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Hampton Roads leaders will ramp up recycling education with new EPA grant

Bales of recycled material at RDS of Virginia in Portsmouth.
Photo by Katherine Hafner
Bales of recycled material at RDS of Virginia in Portsmouth.

A regional campaign called “Start Smart, Recycle Right” received nearly $2 million from the federal government.

A regional coalition that educates residents about recycling is set to get an influx in funding for local education and outreach.

The U.S. Environmental Protection Agency recently awarded nearly $2 million to AskHRGreen.org, an arm of the Hampton Roads Planning District Commission, for its “Start Smart, Recycle Right” campaign.

The money comes through a part of the federal Bipartisan Infrastructure Law meant to expand recycling education and infrastructure.

“Our region, like so many others, needs a culture shift in recycling behavior,” Katie Cullipher, the initiative’s team leader, said in a statement. “With this funding, we’ll work on streamlining messaging and making the information more accessible to all residents of Hampton Roads.”

The regional commission represents 17 cities and counties – many of which have slightly different rules on what is OK to recycle.

That can be confusing for residents, especially many who “live in one city, work in another and play in a third,” said Wayne Jones, a Suffolk public works employee and member of the regional recycling committee.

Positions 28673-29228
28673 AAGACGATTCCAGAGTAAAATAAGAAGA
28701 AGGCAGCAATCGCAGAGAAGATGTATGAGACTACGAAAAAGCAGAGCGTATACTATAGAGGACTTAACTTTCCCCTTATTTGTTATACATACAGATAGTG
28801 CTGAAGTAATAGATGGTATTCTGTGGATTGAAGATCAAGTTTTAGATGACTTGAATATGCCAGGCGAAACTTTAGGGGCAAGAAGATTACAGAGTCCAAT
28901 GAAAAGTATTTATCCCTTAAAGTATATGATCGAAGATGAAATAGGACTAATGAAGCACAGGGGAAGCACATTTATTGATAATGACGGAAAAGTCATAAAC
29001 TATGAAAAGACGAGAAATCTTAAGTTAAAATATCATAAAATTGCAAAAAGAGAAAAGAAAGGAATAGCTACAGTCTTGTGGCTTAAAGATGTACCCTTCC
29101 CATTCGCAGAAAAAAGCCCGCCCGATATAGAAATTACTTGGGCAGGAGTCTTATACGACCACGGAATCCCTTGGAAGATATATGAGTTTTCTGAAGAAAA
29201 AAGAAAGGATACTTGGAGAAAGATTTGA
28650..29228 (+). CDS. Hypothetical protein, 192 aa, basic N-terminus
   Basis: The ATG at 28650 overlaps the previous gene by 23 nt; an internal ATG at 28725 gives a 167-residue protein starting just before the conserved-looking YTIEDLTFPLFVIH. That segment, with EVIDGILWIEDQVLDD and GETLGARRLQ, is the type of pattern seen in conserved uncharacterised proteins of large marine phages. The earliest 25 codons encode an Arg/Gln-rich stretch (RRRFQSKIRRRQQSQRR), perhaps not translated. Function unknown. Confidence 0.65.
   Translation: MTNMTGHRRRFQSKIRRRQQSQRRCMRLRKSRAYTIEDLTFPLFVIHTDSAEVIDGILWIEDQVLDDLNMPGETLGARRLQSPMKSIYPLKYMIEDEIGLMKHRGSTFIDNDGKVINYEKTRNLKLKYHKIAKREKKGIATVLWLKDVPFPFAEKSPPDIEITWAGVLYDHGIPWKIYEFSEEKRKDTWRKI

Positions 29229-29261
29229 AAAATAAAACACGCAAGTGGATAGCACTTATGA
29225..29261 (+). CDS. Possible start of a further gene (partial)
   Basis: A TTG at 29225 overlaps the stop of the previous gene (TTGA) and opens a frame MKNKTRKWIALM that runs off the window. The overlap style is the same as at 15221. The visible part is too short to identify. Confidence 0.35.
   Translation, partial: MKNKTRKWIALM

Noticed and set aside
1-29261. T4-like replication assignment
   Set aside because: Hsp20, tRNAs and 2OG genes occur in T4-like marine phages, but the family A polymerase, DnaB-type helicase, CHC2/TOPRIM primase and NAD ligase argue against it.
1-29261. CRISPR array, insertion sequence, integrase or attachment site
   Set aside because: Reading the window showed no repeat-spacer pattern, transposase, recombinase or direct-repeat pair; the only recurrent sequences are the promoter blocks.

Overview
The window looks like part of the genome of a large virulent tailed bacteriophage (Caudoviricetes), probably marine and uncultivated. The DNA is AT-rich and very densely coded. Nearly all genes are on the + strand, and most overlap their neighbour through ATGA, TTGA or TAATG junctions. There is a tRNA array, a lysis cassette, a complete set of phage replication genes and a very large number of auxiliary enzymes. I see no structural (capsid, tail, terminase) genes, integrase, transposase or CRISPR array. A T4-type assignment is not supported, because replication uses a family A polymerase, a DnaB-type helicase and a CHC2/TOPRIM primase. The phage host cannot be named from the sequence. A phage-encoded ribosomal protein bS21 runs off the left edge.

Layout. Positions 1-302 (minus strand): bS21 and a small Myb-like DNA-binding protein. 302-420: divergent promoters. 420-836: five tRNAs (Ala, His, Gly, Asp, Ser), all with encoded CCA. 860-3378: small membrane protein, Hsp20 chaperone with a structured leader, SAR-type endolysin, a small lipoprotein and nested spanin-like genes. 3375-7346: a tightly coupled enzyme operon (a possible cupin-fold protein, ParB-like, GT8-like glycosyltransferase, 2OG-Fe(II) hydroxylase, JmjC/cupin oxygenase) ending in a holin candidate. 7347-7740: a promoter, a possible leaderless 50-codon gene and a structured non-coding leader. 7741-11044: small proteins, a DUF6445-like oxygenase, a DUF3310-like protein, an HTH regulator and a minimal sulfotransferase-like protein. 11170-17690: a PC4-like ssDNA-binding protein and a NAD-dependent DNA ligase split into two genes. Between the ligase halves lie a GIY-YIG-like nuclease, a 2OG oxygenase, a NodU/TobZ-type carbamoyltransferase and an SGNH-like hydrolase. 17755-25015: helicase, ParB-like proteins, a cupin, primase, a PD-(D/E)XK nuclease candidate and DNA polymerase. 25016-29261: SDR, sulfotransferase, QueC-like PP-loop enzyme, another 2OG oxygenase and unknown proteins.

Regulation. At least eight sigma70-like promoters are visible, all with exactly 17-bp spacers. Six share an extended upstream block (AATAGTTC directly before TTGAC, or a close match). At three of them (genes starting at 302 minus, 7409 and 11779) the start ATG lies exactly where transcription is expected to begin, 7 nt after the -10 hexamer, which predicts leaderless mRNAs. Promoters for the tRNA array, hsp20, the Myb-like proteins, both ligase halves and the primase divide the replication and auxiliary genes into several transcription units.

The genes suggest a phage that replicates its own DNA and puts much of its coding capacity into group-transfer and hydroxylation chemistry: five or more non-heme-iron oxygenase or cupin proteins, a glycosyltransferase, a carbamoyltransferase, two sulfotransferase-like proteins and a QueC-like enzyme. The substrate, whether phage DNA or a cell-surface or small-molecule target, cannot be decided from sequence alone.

“Locality-specific messaging leads to confusion and contamination of the recycling stream,” he said.

“Wishful recycling” – when non-recyclables muddy up the recycling stream – is one of the industry’s biggest challenges.

For example, Virginia Beach recycling coordinator Kristi Rines previously told WHRO the city’s seen items like strollers, stuffed animals and kiddie pools end up in blue bins.

Over the next three years, AskHRGreen plans to use the grant to “employ a comprehensive, evidence-based approach to improve recycling.”

That will include neighborhood-level audits of recycling habits, targeted education, advertising campaigns and distributing recycling cart stickers with details of what items are acceptable.

In general, a rule of thumb for Hampton Roads is to only recycle paper, bottles and cans. You can look up your locality’s rules on AskHRGreen’s website.

Katherine is WHRO’s climate and environment reporter. She came to WHRO from the Virginian-Pilot in 2022. Katherine is a California native who now lives in Norfolk and welcomes book recommendations, fun science facts and of course interesting environmental news.

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